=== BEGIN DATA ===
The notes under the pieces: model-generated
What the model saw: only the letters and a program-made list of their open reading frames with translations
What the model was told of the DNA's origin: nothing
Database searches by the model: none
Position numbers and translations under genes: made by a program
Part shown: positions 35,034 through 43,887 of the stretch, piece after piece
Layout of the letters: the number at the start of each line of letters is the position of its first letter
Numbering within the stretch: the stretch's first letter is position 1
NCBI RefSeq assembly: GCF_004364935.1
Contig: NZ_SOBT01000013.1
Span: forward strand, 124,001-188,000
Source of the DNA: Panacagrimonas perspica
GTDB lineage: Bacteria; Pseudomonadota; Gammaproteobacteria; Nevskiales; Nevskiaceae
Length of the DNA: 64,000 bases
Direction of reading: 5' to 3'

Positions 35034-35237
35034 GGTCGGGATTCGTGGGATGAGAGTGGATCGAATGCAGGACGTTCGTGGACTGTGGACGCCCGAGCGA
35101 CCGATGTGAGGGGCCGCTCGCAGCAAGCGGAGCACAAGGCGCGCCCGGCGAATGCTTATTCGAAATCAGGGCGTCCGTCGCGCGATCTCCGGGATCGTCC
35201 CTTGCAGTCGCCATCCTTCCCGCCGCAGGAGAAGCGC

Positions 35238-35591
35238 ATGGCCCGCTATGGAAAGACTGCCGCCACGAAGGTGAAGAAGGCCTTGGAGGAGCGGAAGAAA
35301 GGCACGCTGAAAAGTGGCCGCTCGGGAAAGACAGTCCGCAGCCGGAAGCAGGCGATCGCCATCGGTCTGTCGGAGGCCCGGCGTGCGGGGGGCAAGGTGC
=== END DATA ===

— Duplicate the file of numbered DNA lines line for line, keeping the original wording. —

The notes under the pieces: model-generated
What the model saw: only the letters and a program-made list of their open reading frames with translations
What the model was told of the DNA's origin: nothing
Database searches by the model: none
Position numbers and translations under genes: made by a program
Part shown: positions 35,034 through 43,887 of the stretch, piece after piece
Layout of the letters: the number at the start of each line of letters is the position of its first letter
Numbering within the stretch: the stretch's first letter is position 1
NCBI RefSeq assembly: GCF_004364935.1
Contig: NZ_SOBT01000013.1
Span: forward strand, 124,001-188,000
Source of the DNA: Panacagrimonas perspica
GTDB lineage: Bacteria; Pseudomonadota; Gammaproteobacteria; Nevskiales; Nevskiaceae
Length of the DNA: 64,000 bases
Direction of reading: 5' to 3'

Positions 35034-35237
35034 GGTCGGGATTCGTGGGATGAGAGTGGATCGAATGCAGGACGTTCGTGGACTGTGGACGCCCGAGCGA
35101 CCGATGTGAGGGGCCGCTCGCAGCAAGCGGAGCACAAGGCGCGCCCGGCGAATGCTTATTCGAAATCAGGGCGTCCGTCGCGCGATCTCCGGGATCGTCC
35201 CTTGCAGTCGCCATCCTTCCCGCCGCAGGAGAAGCGC

Positions 35238-35591
35238 ATGGCCCGCTATGGAAAGACTGCCGCCACGAAGGTGAAGAAGGCCTTGGAGGAGCGGAAGAAA
35301 GGCACGCTGAAAAGTGGCCGCTCGGGAAAGACAGTCCGCAGCCGGAAGCAGGCGATCGCCATCGGTCTGTCGGAGGCCCGGCGTGCGGGGGGCAAGGTGC